Agnieszka Radwanska

+1000

 

Ana Ivanovic

+6000

 

Anastasia Pavlyuchenkova

+10000

 

Andrea Petkovic

+10000

 

Angelique Kerber

+2000

 

Caroline Wozniacki

+3000

 

Daniela Hantuchova

+20000

 

Francesca Schiavone

+25000

 

Jelena Jankovic

+12500

 

Julia Goerges

+15000

 

Kaia Kanepi

+10000

 

Laura Robson

+8000

 

Maria Kirilenko

+15000

 

Maria Sharapova

+700

 

Marion Bartoli

+6000

 

Mona Barthel

+10000

 

Na Li

+2000

 

Nadia Petrova

+15000

 

Petra Kvitova

+1000

 

Sabine Lisicki

+6000

 

Samantha Stosur

+2500

 

Sara Errani

+12500

 

Serena Williams

-120

 

Shuai Peng

+25000

 

Sloane Stephens

+15000

 

Svetlana Kuznetsova

+15000

 

Venus Williams

+5000

 

Victoria Azarenka

+300

 

Yanina Wickmayer

+50000

……….

One handed tennis prodigy Grigor Dimitrov (above), who is coached by Serena Williams new coach Patrick Mouratoglou.

Fitting that with Roger Federer, King of Tennis, King of One Handers, back on his throne, and with the TTC replaying the match 400 times, that they’d get back to, well, not live, but new tennis with one handed prodigy Grigor Dimitrov.  Dimitrov came in this week ranked 69th and comes off an odd retirement at Wimbledon in the second round versus Marcos Baghdatis.  Dimitrov had fought his way up to a high of world #52 in November, as his points accrued through the hard court season.  That Dimitrov has slid back down doesn’t bother us that much.  We think it more a case of him developing than backsliding.  It also doesn’t bother us that he’s playing in Sweden at Skistar.  On clay.  Theoretically, we like to forget about clay during the summer.  The summer is when players need to get ready for the hard court season, but since most players see the early part of the American summer tour as a joke, a lot of Europeans who want to play and stay close to home play Stuttgart and Bastaad.  With players like Almagro, Ferrer, and Robredo there, it’s a viable event where a kid can get valuable match play, and maybe notch some W’s.

Skistar Swedish Open — Semi-finals

David Ferrer:  – 800

Grigor Dimitrov:  + 500

__ __ __ __

Jan Hajek:  + 260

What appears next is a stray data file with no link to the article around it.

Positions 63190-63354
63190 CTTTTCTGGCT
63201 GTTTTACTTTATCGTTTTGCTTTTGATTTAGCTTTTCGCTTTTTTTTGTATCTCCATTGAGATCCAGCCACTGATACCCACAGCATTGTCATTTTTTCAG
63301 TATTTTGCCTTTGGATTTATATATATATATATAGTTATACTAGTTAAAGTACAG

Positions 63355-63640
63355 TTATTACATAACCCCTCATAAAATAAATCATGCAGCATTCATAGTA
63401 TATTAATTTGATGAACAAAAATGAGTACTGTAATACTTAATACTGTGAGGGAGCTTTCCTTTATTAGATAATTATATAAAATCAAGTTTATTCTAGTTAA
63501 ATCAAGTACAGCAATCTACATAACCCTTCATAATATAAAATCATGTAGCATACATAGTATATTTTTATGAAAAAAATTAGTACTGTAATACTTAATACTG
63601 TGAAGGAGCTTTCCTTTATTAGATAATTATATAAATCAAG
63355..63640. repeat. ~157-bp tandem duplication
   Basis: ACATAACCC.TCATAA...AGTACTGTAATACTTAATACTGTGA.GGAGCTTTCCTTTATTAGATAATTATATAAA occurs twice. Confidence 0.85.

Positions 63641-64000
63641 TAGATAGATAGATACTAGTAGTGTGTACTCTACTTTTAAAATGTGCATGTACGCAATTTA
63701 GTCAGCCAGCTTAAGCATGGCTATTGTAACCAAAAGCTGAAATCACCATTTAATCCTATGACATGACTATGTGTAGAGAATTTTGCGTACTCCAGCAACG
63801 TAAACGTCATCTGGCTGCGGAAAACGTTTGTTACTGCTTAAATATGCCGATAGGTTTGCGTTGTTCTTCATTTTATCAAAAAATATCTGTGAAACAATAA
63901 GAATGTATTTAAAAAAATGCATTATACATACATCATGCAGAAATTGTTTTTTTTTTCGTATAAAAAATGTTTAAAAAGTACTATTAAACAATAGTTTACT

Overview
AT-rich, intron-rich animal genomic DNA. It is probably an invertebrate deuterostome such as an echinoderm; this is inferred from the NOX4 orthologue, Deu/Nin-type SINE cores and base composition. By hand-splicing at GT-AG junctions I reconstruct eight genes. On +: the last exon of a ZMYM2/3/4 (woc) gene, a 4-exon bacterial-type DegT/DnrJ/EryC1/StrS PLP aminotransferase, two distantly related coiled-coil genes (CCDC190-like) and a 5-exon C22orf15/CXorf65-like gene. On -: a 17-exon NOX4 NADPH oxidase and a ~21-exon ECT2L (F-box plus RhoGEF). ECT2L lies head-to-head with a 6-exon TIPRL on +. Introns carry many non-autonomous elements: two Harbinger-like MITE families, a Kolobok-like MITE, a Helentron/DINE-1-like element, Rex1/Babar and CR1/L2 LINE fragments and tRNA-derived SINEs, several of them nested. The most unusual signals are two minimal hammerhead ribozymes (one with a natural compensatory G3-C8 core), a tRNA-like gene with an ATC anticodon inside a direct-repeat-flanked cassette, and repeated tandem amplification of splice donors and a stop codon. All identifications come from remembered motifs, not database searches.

Nicolas Almagro:  – 340

……

And so Dimitrov is into the semi-finals in the early SF versus David Ferrer.  The kid has looked good this week.  He’s a huge underdog and we do not expect him to win, but we’ll take a play on him at that number any day, especially since we root for the kid.  He went to the semis at a vastly diminished Queens last month, but that’s still on his resume.  He is playing solid tennis.  Ferrer on clay is a tough matchup for the kid, for sure.  Last year in Cincinnati they met, and Ferrer, on a very fast hard court that suited Dimitrov, edged the kid 7-5 in the 5th.  Dimitrov should have a little confidence coming in, and perhaps David Ferrer gets tired once in a while?  The man is non stop.  It will be interesting to see how Dimitrov’s backhand holds up against the Ferrer forehand.  At any rate, we like Dimitrov’s progress.  We expect him to finish up here and then get to LA for the Farmer’s Classic.  Dimitrov should move up a lot this summer, as he has a lot more winnable early round matches, and we’ve seen him hold his own against pretty good competition, so now it’s a matter of breaking through.

As for the 2nd matchup, we’ll tell you that Nicolas Almagro makes a living on clay.  We would be very surprised if Almagro and Ferrer aren’t duking this title out on Sunday.  Almagro is a very talented one hander with questionable heart.  The same might be said of Dimitrov.  These guys are very similar, in terms of possible career trajectory.  Hopefully, Dimitrov can do better than Almagro has in big matches, though he has specialized well enough on clay to make the top 10.  We also think Dimitrov’s game translates better to fast courts, and we will be eager to see it.